Planning Board releases Volume 3 of Comprehensive Plan

By Marya Dantzer

Comprehensive Plan CoverFollowing several weeks of feedback from town citizens, boards, and committees, as well as two sparsely attended public comment sessions, on February 25 the Planning Board approved the 43-page third volume of the town’s Comprehensive Plan, The Bedford We Want: Shaping Our Future. The third volume documents comments received from individuals in writing and orally; minutes of the two public sessions; and official responses from officers and committees— all organized by contributor rather than by subject, since several contributors addressed multiple topics. All responses received were published. The document is posted on the Planning Board’s website, at  and in hard copy at the Town Hall and the Bedford Public Library.

In the publication, a two-column format pairs comments with responses and explanations from the Planning Department and Planning Board. Also included is a section described as an “appendix within an appendix,” which provides information about Bedford’s recent history of residential growth, existing housing inventory, and future housing strategy, as well as traffic and green space. The penultimate section, “Additional Relevant Material,” consists of a short report by David Sukoff (representing  the Outdoor Recreation Area Study Committee, ORASC) covering options for large rectangular fields; a “fact sheet,” presented in a frequently asked questions (FAQs) format, responding to questions  concerning residential development and population.  The volume concludes with a page listing errata identified in Volumes 1 and 2.

Nearly all of the comments received focus on quality-of-life issues. Several respondents endorsed the Comprehensive Plan’s goal to achieve Complete Streets in Bedford—that is, to improve upon the connectedness of sidewalks and trails for pedestrians, support safety measures for bicyclists, ease congestion for drivers, and improve public transit options. Some residents expressed support for economic development. Others voiced concern about retaining open space.

The following is a sample of comments and responses:

  • To address concern about “mansionization”:  State law prohibits restrictions on the interior floor area of single-family houses. Perhaps paradoxically, family size in Bedford has declined in recent decades, while the average number of bedrooms per single-family houses constructed has risen.
  • Achieving the goal of a more walkable town is a lengthy and legally complex process, but one that can be gradually addressed. The Transportation Advisory Committee endorses the Comprehensive Plan’s action items to ease the traffic circulation and increase the feasibility of non-vehicular transportation options.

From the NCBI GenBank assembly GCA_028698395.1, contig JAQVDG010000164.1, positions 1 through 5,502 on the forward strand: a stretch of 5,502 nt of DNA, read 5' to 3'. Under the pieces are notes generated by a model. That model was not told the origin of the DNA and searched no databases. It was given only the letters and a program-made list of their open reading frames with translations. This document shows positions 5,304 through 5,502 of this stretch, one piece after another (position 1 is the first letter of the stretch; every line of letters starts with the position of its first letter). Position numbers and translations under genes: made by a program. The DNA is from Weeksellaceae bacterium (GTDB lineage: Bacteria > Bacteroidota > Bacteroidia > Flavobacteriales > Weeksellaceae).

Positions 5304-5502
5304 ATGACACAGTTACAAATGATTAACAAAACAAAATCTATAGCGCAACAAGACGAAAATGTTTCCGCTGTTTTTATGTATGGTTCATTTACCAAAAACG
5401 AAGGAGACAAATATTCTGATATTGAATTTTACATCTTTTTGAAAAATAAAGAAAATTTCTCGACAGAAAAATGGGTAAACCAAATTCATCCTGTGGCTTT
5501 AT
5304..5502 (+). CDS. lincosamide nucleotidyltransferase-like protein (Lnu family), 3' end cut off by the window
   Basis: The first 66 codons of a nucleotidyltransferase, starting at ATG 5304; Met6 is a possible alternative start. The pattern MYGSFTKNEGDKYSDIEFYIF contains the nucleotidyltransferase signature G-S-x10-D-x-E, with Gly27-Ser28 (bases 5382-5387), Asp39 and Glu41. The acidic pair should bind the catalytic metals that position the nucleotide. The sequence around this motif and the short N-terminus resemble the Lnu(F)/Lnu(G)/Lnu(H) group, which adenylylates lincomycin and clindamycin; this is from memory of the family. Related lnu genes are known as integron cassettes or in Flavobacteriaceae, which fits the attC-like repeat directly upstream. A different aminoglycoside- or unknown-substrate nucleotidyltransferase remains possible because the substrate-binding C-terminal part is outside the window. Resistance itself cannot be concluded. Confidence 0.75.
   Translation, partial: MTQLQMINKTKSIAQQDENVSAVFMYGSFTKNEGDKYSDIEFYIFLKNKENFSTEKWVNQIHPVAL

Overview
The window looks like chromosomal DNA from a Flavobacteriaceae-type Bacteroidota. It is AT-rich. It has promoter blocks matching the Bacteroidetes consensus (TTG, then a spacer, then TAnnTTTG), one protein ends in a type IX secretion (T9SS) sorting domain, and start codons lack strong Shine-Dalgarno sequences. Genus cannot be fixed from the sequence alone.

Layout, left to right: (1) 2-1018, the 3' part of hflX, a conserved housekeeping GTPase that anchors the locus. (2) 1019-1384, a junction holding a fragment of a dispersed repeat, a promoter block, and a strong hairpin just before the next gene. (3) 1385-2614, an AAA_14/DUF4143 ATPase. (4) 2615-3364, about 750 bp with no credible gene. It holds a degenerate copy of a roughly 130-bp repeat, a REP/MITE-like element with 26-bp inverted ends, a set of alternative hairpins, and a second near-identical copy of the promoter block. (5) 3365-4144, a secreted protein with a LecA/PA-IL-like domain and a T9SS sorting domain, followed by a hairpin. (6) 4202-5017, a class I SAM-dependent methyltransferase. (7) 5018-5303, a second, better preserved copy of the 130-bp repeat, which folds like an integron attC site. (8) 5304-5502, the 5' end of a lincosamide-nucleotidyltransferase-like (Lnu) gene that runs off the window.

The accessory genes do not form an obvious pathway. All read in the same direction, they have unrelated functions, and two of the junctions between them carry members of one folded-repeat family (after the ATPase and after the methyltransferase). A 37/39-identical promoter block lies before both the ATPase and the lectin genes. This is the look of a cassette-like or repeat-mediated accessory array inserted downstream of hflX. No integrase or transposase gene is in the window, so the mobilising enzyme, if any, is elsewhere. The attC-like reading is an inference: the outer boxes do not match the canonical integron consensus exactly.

• Similarly, planning for housing provisions for elder residents, whether income-independent, “empty nesters” or seniors who are income-eligible for subsidized housing, requires more study to determine needs.
  • There is interest in increasing coordination among existing committees and groups to protect historic properties.
  • The Planning Department favors the creation of more parks and playgrounds.
  • School population and performance issues lie outside the purview of the town planning function. No data supports a cause-effect relationship between multifamily residential development and the  education-system.  FY2012 data indicate that 500 units of multifamily or townhouse developments have contributed 0.18 students per unit, or a total of approximately 30 students.
  • Bedford’s subsidized housing inventory (SHI) increased rapidly between 2002 and 2007 to be in compliance with Massachusetts Chapter 40B law and other state mandates for affordable housing. Properties owned and managed by the Bedford Housing Authority, the Massachusetts Department of Mental Health, and the Veteran’s Administration also contribute to fulfilling the Chapter 40B requirement.
  • Bedford is taking steps to rebalance the commercial and residential tax burden by strengthening the business base— among the many measures outlined in the Comprehensive Plan are future zoning modifications to provide incentives for developers to revitalize aging job centers, and hiring an economic development coordinator.

At its February 25 meeting, the Planning Board expressed its intention to address action items in the Comprehensive Plan in a systematic, ongoing fashion.

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